When I was young, my dad and I watched a lot of hockey together. We were big Vancouver Canucks fans and spent many nights cheering the team to wins, losses and playoffs. In two days it will be the anniversary of my fathers death, its been 10 years but it feels like it was just yesterday. After my dad passed away it actually took me over 2 years to be able to watch a hockey game. Until recently I did not even subscribe to the sports channels through cable. My wife and I watched the final home game of Daniel & Henrik’s career, I could feel my dad’s presence with me the entire time, it was like watching the game with him again.
That was the most magical game I have ever experienced and I am so grateful that I have learned to work through my issues and move on with my feelings. I am never too proud to say that I get emotional over times like these, it helps me to talk about how I am feeling. Without that conversation I could be setting myself up for failure in the future. Mental health is so important and I would like for my three children to know that it is OK to feel sad, to get angry, work through frustration and just feel their feelings.
From the time that we are children, many of us are told things such as, “Don’t cry,” and “There’s nothing to be sad about.” As a culture we are often taught that we should try to avoid unpleasant emotions at all costs. Thus, for many, the primary impulse when they are experiencing unpleasant emotions is to try to escape from those feelings through alcohol, drugs, restricting food, binging, busyness, compulsive sex, or a variety of other self-harming behaviors.
I believe that it is far healthier to “lean into” your experiences of pain, rather than trying to numb your emotions.
Here are three reasons why it is important to allow yourself to process and experience your true feelings.
1. When you numb sadness, you also numb happiness and joy.
The reality is that you cannot selectively numb emotions. Using negative behaviors to avoid your feelings may help you experience less sadness and anger, but they also stop you from feeling happiness and joy. Part of the amazing thing about being human is that we are able to have a range of emotions. Experiencing sadness and hurt is part of what makes it so incredible to feel joy and happiness.
Think of your feelings as waves in the ocean. They come and go, rise and fall. No feeling lasts forever; anger and sadness are necessary, helpful parts of the human experience. Additionally, all of our emotions contain gifts and help us grow as people.
2. Struggling with your emotions often leads to more suffering.
Trying to fight our feelings often leads to more suffering. Using negative behaviors to try to numb our feelings is akin to putting a Band-Aid on a gaping wound. They might make you feel better temporarily, but these behaviors do not “fix” the underlying problem. Further, using negative coping strategies to numb emotions causes people to feel even worse in the long term.
Rather than trying to suppress your feelings, work to be a mindful observer of them. Notice the emotions that you experience and where you feel them in your body. Then, try to cultivate a curious and nonjudgmental stance. Our emotions are often messengers which signal something important that we need to pay attention to.
Let’s say that you see a friend pursuing their life-long dream of writing a book and you are filled with jealously. If you take a moment to get curious about what this emotion might be telling you, you may discover that you too are passionate about the pursuit of writing. Or perhaps you are filled with anger and resentment towards a partner. Often feelings of resentment are the result of someone not respecting your boundaries, or an indication that you are not effectively communicating your needs.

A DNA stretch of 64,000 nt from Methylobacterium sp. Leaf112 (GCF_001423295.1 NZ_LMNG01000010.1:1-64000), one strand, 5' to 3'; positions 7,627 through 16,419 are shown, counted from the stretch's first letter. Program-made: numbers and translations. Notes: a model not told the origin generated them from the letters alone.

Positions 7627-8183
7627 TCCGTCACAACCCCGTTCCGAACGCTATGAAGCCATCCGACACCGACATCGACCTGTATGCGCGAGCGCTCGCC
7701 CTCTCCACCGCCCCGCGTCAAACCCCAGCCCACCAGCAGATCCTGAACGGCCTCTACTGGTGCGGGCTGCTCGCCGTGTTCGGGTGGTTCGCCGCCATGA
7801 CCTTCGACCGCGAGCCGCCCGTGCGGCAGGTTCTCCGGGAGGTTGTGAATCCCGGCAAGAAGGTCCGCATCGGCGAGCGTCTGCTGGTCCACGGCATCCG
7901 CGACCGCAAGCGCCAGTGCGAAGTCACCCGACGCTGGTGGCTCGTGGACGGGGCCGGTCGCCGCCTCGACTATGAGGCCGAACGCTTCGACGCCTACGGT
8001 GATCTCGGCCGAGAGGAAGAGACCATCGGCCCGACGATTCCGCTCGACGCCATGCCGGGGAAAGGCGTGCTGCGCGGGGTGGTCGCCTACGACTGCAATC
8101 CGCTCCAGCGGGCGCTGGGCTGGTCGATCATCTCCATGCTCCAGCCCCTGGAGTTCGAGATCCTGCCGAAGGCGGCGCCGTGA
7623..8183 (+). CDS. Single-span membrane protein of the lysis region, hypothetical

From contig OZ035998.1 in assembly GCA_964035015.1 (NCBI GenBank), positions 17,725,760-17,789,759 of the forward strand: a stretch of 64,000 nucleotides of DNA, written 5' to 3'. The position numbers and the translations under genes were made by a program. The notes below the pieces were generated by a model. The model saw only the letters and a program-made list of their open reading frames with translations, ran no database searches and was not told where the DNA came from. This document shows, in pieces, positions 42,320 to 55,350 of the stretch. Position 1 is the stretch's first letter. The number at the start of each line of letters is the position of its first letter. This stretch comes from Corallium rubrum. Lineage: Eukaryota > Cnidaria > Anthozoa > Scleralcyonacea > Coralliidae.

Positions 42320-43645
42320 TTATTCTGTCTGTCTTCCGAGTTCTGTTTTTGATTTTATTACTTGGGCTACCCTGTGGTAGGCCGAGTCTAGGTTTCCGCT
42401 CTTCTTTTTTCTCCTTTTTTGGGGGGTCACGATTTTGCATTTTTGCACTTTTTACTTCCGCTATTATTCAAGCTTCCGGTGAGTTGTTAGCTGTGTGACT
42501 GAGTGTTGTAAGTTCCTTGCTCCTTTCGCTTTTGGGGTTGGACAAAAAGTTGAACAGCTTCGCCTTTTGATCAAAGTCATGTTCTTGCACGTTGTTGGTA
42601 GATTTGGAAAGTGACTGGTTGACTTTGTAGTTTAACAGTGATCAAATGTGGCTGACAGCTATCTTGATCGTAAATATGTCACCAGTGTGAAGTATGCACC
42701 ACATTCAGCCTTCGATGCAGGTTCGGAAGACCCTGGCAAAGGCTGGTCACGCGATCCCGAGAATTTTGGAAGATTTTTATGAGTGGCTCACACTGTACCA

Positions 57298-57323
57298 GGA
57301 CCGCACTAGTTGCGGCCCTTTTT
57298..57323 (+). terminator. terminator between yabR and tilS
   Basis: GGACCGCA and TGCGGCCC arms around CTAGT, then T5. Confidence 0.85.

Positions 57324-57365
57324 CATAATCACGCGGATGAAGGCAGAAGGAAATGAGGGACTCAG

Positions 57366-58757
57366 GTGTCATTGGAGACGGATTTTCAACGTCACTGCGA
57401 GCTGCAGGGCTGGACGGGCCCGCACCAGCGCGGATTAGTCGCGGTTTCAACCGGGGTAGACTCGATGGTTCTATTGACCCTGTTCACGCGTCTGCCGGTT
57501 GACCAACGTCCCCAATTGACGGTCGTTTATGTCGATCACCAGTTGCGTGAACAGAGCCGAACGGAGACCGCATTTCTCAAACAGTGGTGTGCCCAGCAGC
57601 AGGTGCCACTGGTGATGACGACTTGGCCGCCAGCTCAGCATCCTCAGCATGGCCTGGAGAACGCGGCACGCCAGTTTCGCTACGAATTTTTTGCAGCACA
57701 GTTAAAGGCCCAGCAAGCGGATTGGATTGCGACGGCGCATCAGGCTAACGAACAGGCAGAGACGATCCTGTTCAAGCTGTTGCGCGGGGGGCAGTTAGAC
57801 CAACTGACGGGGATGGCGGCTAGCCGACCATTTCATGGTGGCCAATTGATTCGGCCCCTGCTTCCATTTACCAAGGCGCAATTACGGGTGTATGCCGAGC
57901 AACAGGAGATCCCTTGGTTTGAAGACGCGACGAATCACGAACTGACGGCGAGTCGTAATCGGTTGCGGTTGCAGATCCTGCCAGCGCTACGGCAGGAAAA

3. Processing and experiencing your feelings is part of having a full life.
Anyone in the throes of an eating disorder, addiction, workaholism, or sex addiction can tell you that constantly trying to run from your emotions is exhausting. When you are focused on numbing your feelings rather than processing them and using healthy coping strategies, you prevent yourself from living a full and meaningful life. Hurt, frustration, pain, sadness, and anger are all natural and healthy parts of the human experience. When we try to suppress these emotions, we are unable to thrive. Part of having a full life is feeling all of your emotions, both pleasant and unpleasant. It is beaming with joy, and feeling like your heart is full of gratitude during some moments; it is also experiencing heartbreak and disappointment, and truly letting yourself sit with these feelings.
An integral component of being able to cope with emotions is the practice of self-compassion, which is simply treating and responding to yourself the way you would a loved one who was sad or struggling. You deserve to extend to yourself the same kindness that you would to others that you love. Beating yourself up for feeling sad, anxious, or scared often serves to make you feel even worse. Instead, work to say kind and gentle things to yourself and engage in compassionate acts of self-care.
Experiencing your emotions and being vulnerable with the people that you trust is a sign of true strength, not a weakness. Ultimately, the way to heal and move through painful experiences is to let yourself feel. You can do this by writing in a journal, through artwork, talking to a friend, or seeking help from a therapist—there are so many healthy ways to process your emotions.
Of course there are times (i.e. if you are at work or school) when it is not always feasible to process your feelings in the moment, which is when you can employ healthy distraction or coping strategies. Later, it is still important to process your feelings when you are in a better place to do so. Ultimately, you deserve to let yourself experience all of your emotions, and to treat yourself with kindness and care.